Journeys

Author: Veronica Pacini-Ketchabaw
Editor: University of Toronto Press
ISBN: 1442609451
Size: 12,52 MB
Format: PDF, ePub, Mobi
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Inspired by the idea of documentation as a valuable tool for making learning visible, pedagogical narration offers an opportunity to move beyond checklists and quick answers to a more complex understanding of how children learn, and how teachers might facilitate and support that learning in innovative ways. The authors use stories they collected during a collaborative study to offer a range of possibilities for alternative childhood pedagogies. Cutting edge, yet practical; detailed in its analysis, yet inspiring, this book is a boon to the field of early childhood and primary education studies.

Intergroup Dialogue

Author: David Louis Schoem
Editor: University of Michigan Press
ISBN: 9780472067824
Size: 17,29 MB
Format: PDF, Docs
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A study of the role of communication in the creation of a more just society

The Hidden Cost Of Being African American

Author: Thomas M. Shapiro
Editor: Oxford University Press
ISBN: 0199839654
Size: 17,15 MB
Format: PDF
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Thomas Shapiro reveals how the lack of family assets--inheritance, home equity, stocks, bonds, savings accounts, and other investments-- along with continuing racial discrimination in crucial areas like homeownership dramatically impact the everyday lives of many black families, reversing gains earned in schools and on jobs, and perpetuating the cycle of poverty in which far too many find themselves trapped.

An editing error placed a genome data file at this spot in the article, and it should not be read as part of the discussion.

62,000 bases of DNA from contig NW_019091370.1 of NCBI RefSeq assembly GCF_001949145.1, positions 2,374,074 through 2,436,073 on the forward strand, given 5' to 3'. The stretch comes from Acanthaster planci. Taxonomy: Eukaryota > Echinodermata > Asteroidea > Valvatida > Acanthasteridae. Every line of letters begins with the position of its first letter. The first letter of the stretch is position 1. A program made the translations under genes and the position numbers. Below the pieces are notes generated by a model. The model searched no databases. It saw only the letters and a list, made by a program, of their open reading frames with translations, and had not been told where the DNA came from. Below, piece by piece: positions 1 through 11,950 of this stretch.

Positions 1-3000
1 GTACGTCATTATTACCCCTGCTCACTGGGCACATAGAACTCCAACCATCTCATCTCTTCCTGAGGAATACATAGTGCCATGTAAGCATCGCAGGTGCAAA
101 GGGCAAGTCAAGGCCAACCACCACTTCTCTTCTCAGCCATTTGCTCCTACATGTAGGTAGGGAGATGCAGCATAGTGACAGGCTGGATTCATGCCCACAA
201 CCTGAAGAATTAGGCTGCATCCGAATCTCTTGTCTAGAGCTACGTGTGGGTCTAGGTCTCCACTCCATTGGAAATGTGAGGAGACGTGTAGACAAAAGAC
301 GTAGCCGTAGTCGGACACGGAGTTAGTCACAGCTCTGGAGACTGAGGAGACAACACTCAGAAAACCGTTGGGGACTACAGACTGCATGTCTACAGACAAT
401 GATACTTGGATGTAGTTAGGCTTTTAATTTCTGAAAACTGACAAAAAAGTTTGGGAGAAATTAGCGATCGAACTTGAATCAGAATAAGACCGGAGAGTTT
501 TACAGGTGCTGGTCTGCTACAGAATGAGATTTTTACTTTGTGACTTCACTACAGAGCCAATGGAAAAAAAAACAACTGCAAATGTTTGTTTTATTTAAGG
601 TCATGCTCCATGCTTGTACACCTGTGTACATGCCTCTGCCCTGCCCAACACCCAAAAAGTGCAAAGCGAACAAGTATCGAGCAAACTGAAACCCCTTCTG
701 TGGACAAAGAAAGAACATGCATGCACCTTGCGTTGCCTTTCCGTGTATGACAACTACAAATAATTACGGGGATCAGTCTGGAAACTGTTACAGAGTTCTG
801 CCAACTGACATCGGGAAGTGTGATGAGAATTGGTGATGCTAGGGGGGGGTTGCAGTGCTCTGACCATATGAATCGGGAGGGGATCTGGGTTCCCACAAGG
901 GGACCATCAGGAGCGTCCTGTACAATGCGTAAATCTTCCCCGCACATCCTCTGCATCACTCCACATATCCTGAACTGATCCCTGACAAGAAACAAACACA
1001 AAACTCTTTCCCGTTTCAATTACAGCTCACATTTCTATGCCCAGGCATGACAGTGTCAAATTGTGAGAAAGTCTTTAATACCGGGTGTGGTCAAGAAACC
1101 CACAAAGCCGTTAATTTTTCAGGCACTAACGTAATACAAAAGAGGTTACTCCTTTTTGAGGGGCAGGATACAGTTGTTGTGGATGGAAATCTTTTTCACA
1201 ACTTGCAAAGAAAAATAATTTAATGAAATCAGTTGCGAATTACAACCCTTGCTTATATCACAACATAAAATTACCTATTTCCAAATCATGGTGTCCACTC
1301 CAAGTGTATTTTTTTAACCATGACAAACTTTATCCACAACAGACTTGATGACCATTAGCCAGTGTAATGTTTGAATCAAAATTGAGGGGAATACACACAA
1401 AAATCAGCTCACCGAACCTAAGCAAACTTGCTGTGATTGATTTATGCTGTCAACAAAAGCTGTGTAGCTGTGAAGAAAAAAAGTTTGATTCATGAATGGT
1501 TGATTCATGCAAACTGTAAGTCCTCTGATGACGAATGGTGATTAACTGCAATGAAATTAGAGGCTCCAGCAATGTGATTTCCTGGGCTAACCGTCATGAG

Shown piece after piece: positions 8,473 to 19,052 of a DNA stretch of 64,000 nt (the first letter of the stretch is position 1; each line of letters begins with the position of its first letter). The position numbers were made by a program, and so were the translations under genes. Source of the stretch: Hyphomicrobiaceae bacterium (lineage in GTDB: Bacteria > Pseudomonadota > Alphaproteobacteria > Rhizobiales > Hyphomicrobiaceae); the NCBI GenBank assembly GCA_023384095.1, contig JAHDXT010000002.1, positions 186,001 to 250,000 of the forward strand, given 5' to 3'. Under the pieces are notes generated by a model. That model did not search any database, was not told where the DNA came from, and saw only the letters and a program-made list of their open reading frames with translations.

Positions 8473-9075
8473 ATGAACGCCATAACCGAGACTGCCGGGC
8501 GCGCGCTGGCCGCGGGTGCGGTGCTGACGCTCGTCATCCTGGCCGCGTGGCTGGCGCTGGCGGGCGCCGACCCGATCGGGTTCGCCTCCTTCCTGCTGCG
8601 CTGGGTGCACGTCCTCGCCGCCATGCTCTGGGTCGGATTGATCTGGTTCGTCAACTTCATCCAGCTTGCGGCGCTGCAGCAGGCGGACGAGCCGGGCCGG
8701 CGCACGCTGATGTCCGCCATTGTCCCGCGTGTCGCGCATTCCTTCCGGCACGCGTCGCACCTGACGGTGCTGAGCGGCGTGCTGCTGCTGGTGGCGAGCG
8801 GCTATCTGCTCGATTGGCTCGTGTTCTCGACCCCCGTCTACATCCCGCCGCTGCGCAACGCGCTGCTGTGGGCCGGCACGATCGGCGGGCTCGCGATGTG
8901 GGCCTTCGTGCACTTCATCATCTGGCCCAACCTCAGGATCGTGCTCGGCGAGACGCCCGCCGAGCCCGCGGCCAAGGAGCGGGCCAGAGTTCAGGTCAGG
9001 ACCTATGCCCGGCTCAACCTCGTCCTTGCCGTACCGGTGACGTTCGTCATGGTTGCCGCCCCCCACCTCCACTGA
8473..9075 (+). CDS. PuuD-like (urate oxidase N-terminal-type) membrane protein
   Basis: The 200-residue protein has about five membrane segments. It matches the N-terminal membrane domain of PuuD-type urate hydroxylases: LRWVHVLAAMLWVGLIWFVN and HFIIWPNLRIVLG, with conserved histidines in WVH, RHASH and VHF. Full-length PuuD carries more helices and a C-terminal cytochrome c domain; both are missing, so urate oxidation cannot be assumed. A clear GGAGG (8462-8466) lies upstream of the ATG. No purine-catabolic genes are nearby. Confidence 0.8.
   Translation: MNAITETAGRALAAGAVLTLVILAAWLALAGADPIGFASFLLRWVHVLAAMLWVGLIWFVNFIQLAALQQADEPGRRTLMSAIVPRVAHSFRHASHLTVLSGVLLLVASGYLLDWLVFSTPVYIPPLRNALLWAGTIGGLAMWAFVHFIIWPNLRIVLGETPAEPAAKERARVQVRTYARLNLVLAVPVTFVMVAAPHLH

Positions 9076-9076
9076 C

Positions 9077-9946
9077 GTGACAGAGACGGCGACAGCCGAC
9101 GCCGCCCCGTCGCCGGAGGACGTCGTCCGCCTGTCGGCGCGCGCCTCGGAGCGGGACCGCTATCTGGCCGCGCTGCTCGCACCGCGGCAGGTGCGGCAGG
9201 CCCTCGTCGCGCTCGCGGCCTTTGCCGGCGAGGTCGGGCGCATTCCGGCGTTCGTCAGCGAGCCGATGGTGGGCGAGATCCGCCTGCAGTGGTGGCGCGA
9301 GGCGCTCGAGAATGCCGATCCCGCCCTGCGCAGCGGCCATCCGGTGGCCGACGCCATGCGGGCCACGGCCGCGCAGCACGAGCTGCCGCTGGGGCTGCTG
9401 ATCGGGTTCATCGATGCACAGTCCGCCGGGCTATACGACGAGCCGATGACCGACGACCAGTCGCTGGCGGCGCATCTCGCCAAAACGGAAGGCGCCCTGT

Living It Up

Author: James B. Twitchell
Editor: Columbia University Press
ISBN: 0231500564
Size: 17,83 MB
Format: PDF, ePub, Mobi
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Economic downturns and terrorist attacks notwithstanding, America's love affair with luxury continues unabated. Over the last several years, luxury spending in the United States has been growing four times faster than overall spending. It has been characterized by political leaders as vital to the health of the American economy as a whole, even as an act of patriotism. Accordingly, indices of consumer confidence and purchasing seem unaffected by recession. This necessary consumption of unnecessary items and services is going on at all but the lowest layers of society: J.C. Penney now offers day spa treatments; Kmart sells cashmere bedspreads. So many products are claiming luxury status today that the credibility of the category itself is strained: for example, the name "pashmina" had to be invented to top mere cashmere. We see luxury everywhere: in storefronts, advertisements, even in the workings of our imaginations. But what is it? How is it manufactured on the factory floor and in the minds of consumers? Who cares about it and who buys it? And how concerned should we be that luxuries are commanding a larger and larger percentage of both our disposable income and our aspirations? Trolling the upscale malls of America, making his way toward the Mecca of Las Vegas, James B. Twitchell comes to some remarkable conclusions. The democratization of luxury, he contends, has been the single most important marketing phenomenon of our times. In the pages of Living It Up, Twitchell commits the academic heresy of paying respect to popular luxury consumption as a force that has united the country and the globe in a way that no war, movement, or ideology ever has. What's more, he claims, the shopping experience for Americans today has its roots in the spiritual, the religious, and the transcendent. Deft and subtle writing, audacious ideas, and a fine sense of humor inform this entertaining and insightful book.